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David Matthews - Complete String Quartets, Volume Three
Recorded at St John the Baptist, Aldbury, Herts
Includes the following works:
Richard Whitehouse, International Record Review
This third volume of David Matthews’s music for a string quartet is of interest in featuring the first three of his acknowledged works in the genre, the first two of which are only now appearing on disc and together offer numerous insights into the composer’s formative years.
Not that there is anything tentative or immature about the First Quartet (1970), is any case preceded by four now discarded such pieces, though its highly expressionistic language may surprise those familiar only with Matthews’s later work. The composer identifies the presence of Schoenberg’s and Nicholas Maw’s First Quartets (the latter a neglected masterpiece urgently in need of revival), whose multi-faceted single movements most likely influenced his decision to overhaul the piece 12 years later - telescoping his two movements so that an unbroken continuity resulted. What is now the opening half juxtaposes a sustained Adagio with more energetic material, out of which emerges a theme which is restlessly transformed across what follows before its culminating statement as an impassioned chorale.
By contrast, the Second Quartet (1976) is in three sharply differentiated movements. Titled ‘Sonata’, the first of these is a tensile example of the form whose propulsion is as ceaseless as it is unyielding, while the ensuing ‘Scherzo’ predicates rhythmic over harmonic and melodic concerns in its trenchant progress: Matthews has suggested the influence of rock bands The Who and The Velvet Underground in this respect, and if his piece is respectively less visceral and less mesmeric than either, it still packs a fair punch. Best, though, is the final ‘Elegy’ – a tribute to a victim of the 1974 Paris air disaster - whose single theme appears three times to ever more intricate and heightened effect, marked off by interludes in which the presence of insect sounds heard in Australia imparts a Bartókian remoteness to the prevailing plangency.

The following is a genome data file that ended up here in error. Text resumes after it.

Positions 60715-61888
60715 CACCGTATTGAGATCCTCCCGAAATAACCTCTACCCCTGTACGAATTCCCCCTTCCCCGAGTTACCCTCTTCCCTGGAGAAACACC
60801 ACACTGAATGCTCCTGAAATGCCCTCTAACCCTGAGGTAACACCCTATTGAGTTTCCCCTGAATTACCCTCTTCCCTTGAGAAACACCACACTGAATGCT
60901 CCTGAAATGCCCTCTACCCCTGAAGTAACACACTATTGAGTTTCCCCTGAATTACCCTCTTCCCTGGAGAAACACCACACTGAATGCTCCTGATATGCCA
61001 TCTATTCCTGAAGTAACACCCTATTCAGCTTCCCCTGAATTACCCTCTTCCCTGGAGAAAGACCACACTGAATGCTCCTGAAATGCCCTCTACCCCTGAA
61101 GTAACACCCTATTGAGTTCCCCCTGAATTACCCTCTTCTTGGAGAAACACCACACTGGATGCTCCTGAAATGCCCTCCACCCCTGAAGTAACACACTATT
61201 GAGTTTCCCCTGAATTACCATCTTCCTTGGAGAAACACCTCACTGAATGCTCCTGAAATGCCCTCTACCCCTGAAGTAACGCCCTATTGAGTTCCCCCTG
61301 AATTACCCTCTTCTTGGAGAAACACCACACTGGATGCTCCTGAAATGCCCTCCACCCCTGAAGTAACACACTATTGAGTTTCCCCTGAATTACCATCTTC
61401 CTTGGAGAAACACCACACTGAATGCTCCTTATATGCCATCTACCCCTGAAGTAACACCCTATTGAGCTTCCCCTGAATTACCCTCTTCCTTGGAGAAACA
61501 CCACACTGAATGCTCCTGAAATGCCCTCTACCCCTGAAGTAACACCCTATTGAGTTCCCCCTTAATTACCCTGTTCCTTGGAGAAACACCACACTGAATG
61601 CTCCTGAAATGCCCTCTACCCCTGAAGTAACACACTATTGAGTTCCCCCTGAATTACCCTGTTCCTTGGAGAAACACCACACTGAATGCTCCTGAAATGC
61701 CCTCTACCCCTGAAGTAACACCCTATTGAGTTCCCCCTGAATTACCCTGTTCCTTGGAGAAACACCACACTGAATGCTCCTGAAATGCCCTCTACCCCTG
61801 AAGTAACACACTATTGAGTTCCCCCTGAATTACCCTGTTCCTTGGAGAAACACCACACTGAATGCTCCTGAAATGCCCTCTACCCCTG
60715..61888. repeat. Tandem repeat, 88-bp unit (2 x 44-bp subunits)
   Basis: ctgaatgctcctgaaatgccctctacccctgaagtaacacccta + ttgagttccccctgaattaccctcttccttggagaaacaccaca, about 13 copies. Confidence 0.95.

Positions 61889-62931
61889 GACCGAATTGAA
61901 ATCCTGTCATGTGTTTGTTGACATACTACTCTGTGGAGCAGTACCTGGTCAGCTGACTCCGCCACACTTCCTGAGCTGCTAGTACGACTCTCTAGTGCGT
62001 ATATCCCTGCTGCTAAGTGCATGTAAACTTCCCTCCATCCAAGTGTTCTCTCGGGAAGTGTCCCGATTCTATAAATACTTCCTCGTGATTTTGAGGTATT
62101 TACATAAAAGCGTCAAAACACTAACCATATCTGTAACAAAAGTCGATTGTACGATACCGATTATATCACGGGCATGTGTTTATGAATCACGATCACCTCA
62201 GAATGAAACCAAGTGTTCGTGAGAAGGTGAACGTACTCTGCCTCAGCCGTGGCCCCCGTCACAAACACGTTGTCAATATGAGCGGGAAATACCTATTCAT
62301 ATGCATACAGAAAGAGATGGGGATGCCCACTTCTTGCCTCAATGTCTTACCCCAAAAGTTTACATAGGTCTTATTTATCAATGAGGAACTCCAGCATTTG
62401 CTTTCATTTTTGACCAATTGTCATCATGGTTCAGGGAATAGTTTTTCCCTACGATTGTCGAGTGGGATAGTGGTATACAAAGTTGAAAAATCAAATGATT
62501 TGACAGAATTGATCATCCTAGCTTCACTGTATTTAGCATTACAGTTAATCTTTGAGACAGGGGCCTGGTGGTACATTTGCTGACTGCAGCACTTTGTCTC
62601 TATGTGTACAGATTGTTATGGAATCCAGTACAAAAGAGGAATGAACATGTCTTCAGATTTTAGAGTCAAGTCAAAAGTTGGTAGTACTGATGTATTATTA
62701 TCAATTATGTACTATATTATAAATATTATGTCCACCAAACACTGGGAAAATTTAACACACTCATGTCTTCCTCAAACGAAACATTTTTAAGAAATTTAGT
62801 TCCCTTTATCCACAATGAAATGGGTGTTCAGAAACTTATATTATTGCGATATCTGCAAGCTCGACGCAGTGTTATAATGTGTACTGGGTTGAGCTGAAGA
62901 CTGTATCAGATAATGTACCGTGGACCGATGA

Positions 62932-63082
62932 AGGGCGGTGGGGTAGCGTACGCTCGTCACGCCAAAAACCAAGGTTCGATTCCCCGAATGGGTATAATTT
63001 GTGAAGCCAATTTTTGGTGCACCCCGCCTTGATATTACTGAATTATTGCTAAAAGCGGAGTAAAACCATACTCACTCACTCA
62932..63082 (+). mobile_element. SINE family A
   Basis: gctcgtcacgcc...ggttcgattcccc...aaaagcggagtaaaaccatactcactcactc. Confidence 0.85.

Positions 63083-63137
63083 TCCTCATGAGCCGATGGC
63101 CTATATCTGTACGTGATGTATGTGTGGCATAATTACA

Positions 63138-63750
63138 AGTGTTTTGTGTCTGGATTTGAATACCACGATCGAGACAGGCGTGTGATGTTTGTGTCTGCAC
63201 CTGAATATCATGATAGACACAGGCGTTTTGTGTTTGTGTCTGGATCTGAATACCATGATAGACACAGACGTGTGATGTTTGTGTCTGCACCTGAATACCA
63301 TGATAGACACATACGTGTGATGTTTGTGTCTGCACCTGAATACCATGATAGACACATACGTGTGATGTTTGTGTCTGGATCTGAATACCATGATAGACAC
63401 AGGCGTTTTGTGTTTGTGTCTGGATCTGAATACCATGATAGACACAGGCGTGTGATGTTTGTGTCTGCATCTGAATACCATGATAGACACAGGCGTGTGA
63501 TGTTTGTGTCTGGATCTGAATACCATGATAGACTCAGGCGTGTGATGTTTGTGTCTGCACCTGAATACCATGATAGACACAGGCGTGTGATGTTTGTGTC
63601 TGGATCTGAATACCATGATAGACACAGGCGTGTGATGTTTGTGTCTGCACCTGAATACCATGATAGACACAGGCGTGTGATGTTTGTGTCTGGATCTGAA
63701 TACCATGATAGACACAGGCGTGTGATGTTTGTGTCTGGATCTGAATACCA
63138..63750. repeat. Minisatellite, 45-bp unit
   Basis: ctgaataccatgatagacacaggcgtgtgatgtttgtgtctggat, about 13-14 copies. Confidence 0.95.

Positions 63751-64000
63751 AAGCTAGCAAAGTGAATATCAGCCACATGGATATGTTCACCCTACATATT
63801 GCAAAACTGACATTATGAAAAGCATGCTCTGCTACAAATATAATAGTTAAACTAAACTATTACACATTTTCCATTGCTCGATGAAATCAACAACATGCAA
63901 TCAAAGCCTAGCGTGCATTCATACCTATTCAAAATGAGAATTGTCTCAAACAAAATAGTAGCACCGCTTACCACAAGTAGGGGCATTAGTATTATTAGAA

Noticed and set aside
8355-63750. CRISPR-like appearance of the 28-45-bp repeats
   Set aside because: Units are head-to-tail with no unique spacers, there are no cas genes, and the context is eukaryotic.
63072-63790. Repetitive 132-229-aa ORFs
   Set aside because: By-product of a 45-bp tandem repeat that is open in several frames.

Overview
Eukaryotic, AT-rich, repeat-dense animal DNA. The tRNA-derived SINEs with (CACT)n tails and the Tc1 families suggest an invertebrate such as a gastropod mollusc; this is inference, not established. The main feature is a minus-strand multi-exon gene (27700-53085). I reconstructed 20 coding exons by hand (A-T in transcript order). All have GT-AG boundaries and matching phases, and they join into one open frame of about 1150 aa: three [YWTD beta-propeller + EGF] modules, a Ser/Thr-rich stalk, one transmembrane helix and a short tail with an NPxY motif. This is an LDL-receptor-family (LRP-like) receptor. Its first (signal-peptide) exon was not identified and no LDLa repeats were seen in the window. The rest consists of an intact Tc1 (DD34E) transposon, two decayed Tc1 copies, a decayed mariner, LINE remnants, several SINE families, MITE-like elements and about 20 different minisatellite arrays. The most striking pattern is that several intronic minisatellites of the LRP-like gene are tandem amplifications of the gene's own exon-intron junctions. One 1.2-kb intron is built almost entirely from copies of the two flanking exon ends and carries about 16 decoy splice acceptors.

It is an arresting piece, though there is little doubt that with the Third Quartet (1978) Matthews attained full mastery in the medium. Again there is a single movement but the overall trajectory admits of no disjunctiveness in its follow-through. Thus the initial Allegro is a concentrated sonata design whose formal clarity and expressive poise are carried over into the Andante, an intermezzo whose oblique progress is compounded by spectral, then strident, scherzo interludes; and which, in its turn, leads into a Largo whose main theme fashions the opening motif into a theme that sees the work through to its subdued yet eloquent close. An impressive work, then, that amply justifies the plaudits it has received and which, albeit in retrospect, can rank among the finest string quartets (British or otherwise) from the period.
In all three pieces, the Kreutzer Quartet plays with its customary insight and commitment. The Brindisi provides a smoother and more poised account of the Third Quartet, which yet feels less than the sum of its parts. Both the immediate sound and the composer’s informative notes are comparable to earlier volumes (reviewed in September 2010 and July/August 2012), while the fill-ups - whimsical Mirror Canon (1963) arranged 48 years later and a smouldering (1972) transcription of the fourth from Scriabin’s valedictory set of Préludes - underlie Matthews’s prowess within the string quartet domain
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